I do not like to consider Margaret Sanger as a Very Important Person in the history of the United States; however, I feel it to be very important that Americans know about Margaret Sanger and her goal to stop children from being born, either by birth control or abortion and the main purpose of Planned Parenthood.
Margaret Sanger was born Margaret Louise Higgins on September 14, 1879, in Corning, New York, to Michael Hennessey Higgins and Anne Purcell Higgins. Michael was a Catholic “Irish-born stonemason and free-thinker” who immigrated to the USA at age 14; at age 15 he was a drummer in the U.S. Army in the Civil War. He studied medicine and phrenology after leaving the army but eventually became “a stonecutter, making stone angels, saints, and tombstones.” He became “an atheist and an activist for women’s suffrage and free public education.” Anne was “a hard-working Roman Catholic Irish-American,” who immigrated to Canada with her parents “due to the Potato Famine” [1845-1852]. She had 18 pregnancies with 11 live births in 22 years; she died at age 49 of tuberculosis.
Sanger was the “sixth of eleven children, and spent much of her youth assisting with household chores and caring for her younger siblings.” She attended Claverack College and Hudson River Institute with the help of two older sisters; she enrolled in White Plains Hospital as a nurse probationer in 1900. She married William Sanger, a “dashing architect,” in 1902 and ended her formal education. She suffered from “a recurring active tubercular condition.” She was the mother of three children. The family lived quietly in Westchester, New York.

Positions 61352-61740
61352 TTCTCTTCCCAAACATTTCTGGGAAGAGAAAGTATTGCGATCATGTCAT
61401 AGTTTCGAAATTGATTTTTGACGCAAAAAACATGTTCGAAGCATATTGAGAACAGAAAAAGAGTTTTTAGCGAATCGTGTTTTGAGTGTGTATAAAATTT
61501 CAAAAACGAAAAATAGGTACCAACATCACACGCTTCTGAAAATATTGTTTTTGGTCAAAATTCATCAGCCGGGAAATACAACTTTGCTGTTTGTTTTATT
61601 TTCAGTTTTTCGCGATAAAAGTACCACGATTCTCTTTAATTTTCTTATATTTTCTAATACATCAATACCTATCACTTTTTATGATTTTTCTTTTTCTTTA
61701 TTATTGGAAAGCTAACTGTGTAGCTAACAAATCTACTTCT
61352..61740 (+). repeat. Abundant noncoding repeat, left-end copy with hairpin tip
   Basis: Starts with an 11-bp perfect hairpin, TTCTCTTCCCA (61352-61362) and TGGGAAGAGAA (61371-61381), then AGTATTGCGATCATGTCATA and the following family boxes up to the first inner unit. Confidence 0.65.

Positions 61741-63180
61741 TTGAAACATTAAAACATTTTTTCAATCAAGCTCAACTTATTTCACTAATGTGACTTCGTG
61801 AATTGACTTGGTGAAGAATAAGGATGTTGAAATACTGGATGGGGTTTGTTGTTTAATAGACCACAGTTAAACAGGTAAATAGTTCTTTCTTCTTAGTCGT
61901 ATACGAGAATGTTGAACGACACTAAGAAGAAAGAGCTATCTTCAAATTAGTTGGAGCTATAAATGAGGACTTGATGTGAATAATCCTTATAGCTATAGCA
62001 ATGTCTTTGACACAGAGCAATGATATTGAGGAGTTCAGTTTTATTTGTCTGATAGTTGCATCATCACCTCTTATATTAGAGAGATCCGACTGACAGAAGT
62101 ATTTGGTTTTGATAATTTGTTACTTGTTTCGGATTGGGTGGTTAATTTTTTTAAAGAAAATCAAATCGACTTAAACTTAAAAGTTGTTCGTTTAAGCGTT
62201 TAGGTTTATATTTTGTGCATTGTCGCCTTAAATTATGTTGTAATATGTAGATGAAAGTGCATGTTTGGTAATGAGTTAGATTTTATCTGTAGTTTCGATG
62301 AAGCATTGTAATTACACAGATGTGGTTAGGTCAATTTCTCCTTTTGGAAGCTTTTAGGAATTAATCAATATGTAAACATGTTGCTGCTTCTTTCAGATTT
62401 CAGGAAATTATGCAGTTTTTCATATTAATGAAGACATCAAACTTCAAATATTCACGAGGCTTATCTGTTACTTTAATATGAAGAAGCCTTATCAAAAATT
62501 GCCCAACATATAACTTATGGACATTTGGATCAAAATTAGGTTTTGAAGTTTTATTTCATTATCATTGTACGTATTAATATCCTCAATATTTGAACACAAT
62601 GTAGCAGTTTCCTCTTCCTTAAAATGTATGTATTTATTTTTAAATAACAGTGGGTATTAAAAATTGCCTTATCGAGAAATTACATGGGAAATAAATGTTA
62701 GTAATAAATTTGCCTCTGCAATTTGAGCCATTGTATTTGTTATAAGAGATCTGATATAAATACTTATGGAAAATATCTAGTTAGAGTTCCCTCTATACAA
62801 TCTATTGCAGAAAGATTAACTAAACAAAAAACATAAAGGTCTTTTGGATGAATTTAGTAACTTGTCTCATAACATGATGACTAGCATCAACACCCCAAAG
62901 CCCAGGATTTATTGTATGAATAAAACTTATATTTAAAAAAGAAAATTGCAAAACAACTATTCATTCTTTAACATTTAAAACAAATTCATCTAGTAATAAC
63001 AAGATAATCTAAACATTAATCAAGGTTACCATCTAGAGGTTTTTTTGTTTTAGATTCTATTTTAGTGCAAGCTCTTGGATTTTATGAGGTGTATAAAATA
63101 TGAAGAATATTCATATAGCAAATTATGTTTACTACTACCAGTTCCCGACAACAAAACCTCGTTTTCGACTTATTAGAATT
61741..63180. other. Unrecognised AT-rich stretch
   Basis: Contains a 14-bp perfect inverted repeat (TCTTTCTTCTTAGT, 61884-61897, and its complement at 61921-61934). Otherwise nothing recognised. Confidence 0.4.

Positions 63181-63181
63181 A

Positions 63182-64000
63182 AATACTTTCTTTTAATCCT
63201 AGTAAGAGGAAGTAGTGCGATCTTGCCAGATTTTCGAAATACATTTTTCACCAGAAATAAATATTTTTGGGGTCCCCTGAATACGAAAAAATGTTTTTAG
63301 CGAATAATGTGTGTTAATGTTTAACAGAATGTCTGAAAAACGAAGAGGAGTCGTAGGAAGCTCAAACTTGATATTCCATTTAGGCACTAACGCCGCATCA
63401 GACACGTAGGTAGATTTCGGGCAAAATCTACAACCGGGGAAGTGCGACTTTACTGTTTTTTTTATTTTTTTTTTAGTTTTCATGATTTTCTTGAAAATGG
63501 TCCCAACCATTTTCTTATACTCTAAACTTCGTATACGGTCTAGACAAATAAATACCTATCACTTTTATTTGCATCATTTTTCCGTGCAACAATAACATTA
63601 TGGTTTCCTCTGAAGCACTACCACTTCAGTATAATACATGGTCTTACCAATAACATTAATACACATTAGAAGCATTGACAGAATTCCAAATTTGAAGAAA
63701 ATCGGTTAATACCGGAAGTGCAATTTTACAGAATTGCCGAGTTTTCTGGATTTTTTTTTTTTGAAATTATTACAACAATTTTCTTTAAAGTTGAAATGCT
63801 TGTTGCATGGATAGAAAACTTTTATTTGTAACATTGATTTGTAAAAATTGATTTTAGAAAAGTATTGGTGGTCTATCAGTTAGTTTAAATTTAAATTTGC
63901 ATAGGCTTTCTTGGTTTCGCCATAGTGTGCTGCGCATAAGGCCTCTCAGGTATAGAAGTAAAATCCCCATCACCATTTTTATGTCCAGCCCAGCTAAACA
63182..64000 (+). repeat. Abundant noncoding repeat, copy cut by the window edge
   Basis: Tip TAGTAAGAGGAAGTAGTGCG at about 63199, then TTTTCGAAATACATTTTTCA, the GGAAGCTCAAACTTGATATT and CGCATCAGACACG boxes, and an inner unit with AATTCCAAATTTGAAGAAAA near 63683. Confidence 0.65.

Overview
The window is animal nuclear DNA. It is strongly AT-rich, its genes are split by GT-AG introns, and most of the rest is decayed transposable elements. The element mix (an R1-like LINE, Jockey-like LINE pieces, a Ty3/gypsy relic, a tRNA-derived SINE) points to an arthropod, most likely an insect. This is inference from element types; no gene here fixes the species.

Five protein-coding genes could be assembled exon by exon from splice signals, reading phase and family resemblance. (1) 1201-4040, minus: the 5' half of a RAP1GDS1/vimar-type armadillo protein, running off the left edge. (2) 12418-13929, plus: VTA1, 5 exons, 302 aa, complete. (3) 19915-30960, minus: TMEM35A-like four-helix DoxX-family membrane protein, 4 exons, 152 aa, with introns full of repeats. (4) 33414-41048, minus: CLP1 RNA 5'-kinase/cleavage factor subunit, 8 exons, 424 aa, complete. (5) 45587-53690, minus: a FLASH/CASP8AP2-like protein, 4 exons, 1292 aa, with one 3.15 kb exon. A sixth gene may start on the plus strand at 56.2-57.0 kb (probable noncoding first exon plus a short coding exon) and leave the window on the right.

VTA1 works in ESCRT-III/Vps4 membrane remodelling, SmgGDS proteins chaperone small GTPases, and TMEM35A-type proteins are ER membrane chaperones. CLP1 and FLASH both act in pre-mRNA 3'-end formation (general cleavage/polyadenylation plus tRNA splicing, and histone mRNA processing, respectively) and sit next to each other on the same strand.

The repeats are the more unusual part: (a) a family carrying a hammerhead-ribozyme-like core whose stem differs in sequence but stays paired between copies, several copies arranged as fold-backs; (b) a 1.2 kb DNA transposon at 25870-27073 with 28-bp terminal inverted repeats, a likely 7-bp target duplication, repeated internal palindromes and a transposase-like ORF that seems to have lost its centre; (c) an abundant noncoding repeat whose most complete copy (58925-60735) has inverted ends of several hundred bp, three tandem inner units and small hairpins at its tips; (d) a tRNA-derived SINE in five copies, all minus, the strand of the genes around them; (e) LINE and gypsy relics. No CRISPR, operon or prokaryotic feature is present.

Sanger was still a teenager when her mother died, and she believed that her mother died because of having too many babies. She spent the rest of her life in an attempt to stop babies from being born. She was a birth control activist and sex educator as well as a nurse. She “popularized the term birth control, opened the first birth control clinic in the United States, and established organizations that evolved into the Planned Parenthood Federation of America. Sanger’s efforts contributed to several judicial cases that helped legalize contraception in the United States. Sanger is a frequent target of criticism by opponents of birth control and has also been criticized for supporting eugenics, but remains an iconic figure in the American reproductive rights movement.”
Margaret Sanger died at age 86 of congestive heart failure on September 6, 1966, in Tucson, Arizona. Her body was interred in Fishkill, New York, next to her second husband, Noah Slee, and her sister, Nan Higgins.
I believe the statements made by any person demonstrate the type of human being they are. Here are some of the statements made by Margaret Sanger, compliments of Becky Yeh.
1. “It seems to me from my experience … that while the colored Negroes have great respect for white doctors they can get closer to their own members and more or less lay their cards on the table which means their ignorance, superstitions and doubts.
“We should hire three or four colored ministers, preferably with social-service backgrounds, and with engaging personalities. The most successful educational approach to the Negro is through a religious appeal.
“We don’t want the word to go out that we want to exterminate the Negro population, and the minister is the man who can straighten out that idea if it ever occurs to any of their more rebellious members.” (In a letter to Dr. Clarence Gamble on December 19, 1939)